As time passed, life took a huge downward swing. Howell squandered the family’s life savings on a bogus financial venture, began cheating on his wife again, and took indecent liberties with sleeping patients in his office. Jorgensen, whether driven by vengeance, guilt, or a combination of the two, abandoned her previous position and urged Howell to turn himself in. Her insistence in conjunction with the death of Howell’s oldest son, Matthew, pushed him over the brink. Colin Howell received a 21-year prison term. A judge required co-conspirator Hazel Stewart to spend a minimum of 18 years behind bars.
5The Diary Confession
The year 2012 kicked off a cavalcade of losses for Diane Staudte’s family. Her husband died without warning, seemingly of natural causes. Five months later, her autistic son Shaun died from what were believed to be seizure-related complications. And the following year, her daughter Sarah needed emergency medical attention for a flu-like malady that turned out to be organ failure. Sarah survived, but not before experiencing brain damage.
Despite the abundance of tragedy, Diane seemed strangely unperturbed. At her husband’s funeral, she was almost jolly, and the death of her son failed to evoke much emotion at all. When her daughter Sarah was admitted to the hospital, Diane shocked doctors with glib jokes and talk about vacationing. Something was clearly amiss.
The Staudte family’s pastor noticed some of this oddball behavior and reached out to law enforcement. It didn’t take interrogators long to coax a confession out of Diane. She had been systematically poisoning her family with flavorless antifreeze that she acquired online. She felt her husband needed to go because he was prone to violent outbursts. She found her son’s autism too onerous. And she deemed daughter Sarah, who had accumulated significant college debt, too much of a financial drain. She intended to spare her other two daughters out of love.
Throughout her questioning, Diane maintained that she acted alone. But police soon discovered a diary that suggested otherwise. The diary belonged to her daughter Rachel, who had clandestinely helped her mother plan and execute the murders. The idea, she would reveal in her writings, was to eliminate the entire family until just she and her mother remained. Both received life sentences for their crimes.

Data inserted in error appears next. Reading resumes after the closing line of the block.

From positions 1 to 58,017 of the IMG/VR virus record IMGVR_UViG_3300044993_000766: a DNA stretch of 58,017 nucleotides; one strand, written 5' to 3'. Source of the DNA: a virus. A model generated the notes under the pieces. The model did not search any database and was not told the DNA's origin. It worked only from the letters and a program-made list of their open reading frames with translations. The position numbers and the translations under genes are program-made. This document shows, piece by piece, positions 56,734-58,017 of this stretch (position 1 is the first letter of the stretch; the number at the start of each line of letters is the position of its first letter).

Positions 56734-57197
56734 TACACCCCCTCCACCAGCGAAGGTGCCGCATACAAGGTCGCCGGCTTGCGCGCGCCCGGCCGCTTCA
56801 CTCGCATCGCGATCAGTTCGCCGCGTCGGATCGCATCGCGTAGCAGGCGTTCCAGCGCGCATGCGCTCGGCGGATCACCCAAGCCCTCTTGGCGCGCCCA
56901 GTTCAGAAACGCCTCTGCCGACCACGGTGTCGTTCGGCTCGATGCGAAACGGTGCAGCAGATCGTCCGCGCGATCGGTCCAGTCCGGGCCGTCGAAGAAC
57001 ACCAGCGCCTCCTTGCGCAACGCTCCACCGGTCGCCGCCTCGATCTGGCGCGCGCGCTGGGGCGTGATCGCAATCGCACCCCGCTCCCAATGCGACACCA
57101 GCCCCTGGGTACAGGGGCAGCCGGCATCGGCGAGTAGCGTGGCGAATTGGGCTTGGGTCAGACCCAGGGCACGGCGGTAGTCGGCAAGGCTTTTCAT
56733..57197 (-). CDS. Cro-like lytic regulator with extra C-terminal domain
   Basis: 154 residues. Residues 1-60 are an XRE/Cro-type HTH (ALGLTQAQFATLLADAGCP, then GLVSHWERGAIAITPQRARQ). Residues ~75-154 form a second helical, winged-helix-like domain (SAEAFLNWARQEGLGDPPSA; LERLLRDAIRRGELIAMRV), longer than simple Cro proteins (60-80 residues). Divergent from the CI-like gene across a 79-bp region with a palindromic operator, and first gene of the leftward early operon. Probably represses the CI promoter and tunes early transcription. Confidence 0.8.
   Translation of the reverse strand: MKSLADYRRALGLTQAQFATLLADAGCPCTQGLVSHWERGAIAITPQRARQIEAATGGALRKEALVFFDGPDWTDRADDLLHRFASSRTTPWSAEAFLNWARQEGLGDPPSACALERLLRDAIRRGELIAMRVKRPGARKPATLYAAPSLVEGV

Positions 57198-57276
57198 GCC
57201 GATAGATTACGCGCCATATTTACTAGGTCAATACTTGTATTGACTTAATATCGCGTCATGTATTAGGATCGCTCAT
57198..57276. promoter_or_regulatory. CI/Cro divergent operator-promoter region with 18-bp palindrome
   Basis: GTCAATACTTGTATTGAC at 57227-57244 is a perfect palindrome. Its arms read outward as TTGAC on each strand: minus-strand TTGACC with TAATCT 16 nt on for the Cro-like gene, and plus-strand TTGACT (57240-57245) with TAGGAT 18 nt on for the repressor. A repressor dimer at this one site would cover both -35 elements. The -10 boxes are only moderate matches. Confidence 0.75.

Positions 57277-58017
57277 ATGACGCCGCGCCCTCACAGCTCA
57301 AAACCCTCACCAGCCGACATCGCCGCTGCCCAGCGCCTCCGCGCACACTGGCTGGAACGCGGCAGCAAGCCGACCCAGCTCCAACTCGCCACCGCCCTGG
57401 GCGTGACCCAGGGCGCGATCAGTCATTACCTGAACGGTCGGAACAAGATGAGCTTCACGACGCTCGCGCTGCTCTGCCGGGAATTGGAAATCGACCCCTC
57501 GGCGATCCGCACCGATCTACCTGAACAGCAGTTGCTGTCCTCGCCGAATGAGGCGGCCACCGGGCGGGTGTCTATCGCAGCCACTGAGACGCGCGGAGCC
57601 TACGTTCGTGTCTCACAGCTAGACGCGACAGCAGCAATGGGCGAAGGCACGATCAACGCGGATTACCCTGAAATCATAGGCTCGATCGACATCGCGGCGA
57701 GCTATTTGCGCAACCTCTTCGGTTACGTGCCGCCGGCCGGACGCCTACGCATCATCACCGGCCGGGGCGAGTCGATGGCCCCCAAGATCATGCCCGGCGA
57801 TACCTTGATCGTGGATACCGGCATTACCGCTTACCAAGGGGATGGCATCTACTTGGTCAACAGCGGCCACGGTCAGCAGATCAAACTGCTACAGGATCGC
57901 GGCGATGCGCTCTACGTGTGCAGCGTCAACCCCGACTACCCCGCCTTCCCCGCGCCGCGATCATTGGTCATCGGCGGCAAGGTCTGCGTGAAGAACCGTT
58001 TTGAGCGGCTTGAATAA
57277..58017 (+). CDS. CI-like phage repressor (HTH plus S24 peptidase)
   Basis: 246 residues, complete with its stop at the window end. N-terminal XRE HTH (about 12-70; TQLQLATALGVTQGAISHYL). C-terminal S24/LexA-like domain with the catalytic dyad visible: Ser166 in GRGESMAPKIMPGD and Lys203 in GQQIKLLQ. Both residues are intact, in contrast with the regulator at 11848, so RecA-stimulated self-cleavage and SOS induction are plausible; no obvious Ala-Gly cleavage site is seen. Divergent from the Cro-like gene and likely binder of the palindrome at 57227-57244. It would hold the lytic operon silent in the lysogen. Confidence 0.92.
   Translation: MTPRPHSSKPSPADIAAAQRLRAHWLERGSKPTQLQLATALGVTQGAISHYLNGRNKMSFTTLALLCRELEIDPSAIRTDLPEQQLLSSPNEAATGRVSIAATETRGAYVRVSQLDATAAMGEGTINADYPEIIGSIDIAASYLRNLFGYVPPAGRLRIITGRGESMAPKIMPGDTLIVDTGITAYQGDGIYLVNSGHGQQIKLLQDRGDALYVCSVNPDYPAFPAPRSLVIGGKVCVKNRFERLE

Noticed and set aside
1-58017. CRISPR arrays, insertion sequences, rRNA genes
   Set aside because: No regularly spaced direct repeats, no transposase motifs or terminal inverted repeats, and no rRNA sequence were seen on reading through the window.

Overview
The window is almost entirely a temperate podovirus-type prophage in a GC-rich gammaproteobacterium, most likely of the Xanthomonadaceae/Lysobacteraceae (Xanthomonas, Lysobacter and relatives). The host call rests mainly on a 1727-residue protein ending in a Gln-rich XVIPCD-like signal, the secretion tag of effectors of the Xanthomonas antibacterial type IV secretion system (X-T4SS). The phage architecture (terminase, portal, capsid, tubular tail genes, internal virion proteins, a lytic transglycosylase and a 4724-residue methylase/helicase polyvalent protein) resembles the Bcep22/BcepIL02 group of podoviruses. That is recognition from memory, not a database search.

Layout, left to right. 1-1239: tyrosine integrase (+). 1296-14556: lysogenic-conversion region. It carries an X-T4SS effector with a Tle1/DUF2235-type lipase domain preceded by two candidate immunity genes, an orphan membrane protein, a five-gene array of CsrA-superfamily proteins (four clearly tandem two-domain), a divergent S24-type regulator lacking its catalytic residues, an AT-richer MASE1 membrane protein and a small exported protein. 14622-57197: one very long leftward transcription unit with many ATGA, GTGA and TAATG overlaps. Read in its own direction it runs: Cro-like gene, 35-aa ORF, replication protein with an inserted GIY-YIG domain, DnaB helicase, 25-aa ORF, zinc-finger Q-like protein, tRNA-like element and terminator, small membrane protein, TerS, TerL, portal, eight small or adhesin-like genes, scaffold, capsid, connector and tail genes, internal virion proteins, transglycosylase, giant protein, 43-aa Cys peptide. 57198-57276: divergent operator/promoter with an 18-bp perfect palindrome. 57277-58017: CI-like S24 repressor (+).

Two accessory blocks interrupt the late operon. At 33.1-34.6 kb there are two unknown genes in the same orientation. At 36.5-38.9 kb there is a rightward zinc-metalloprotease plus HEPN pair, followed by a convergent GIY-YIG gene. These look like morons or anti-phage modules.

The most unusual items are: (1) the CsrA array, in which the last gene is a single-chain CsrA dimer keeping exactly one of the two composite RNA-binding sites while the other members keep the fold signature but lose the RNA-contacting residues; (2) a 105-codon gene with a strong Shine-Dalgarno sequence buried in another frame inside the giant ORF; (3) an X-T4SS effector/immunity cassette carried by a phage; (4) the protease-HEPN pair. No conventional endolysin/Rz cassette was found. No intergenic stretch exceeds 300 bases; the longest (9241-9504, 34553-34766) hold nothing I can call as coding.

Many children go through a phase of compulsively checking their closets for monsters. But the children of Veronica Aguilar knew better. That’s because for three years, they never had to question what was on the other side of the closet door. It was their brother.
According to authorities, the 39-year-old Aguilar trapped her son Yonatan inside closets where she fed him little more than sedatives to keep him docile. To avoid detection, she purportedly swore her remaining three children to secrecy, even as two of them were forced to sleep next to Yonatan’s makeshift prison at night. She successfully concealed the truth from concerned grandparents, teachers, and apparently even her own husband by convincing them that Yonatan—who showed signs of autism—lived at a Mexican institution.
It seems that nobody outside of Aguilar and her children knew about Yonatan’s true circumstances until his tortured body gave out in 2016. By then, the 11-year-old had shrunk to a skeletal 34 pounds. He was losing hair and awash with sores. Aguilar called her husband to let him know his stepson had died. Purportedly still in the dark, he began preparing himself for a solemn journey to Mexico before Aguilar unveiled Yonatan’s actual location. Her husband then left the house and contacted police.
Despite the physical evidence against her, the testimony of her children, and a documented history of child abuse and neglect, Aguilar has maintained her innocence. Let’s hope that whatever the outcome of the case, justice is served.
3The Other Children
Darren West spent 10 years of his life believing he’d only fathered three children with estranged wife Megan Huntsman. But in 2006, after serving time for drug offenses, he was released into an appalling new reality. While making arrangements to stay with Huntsman, West discovered something unspeakable in her garage: a dead infant. It was far from the only one.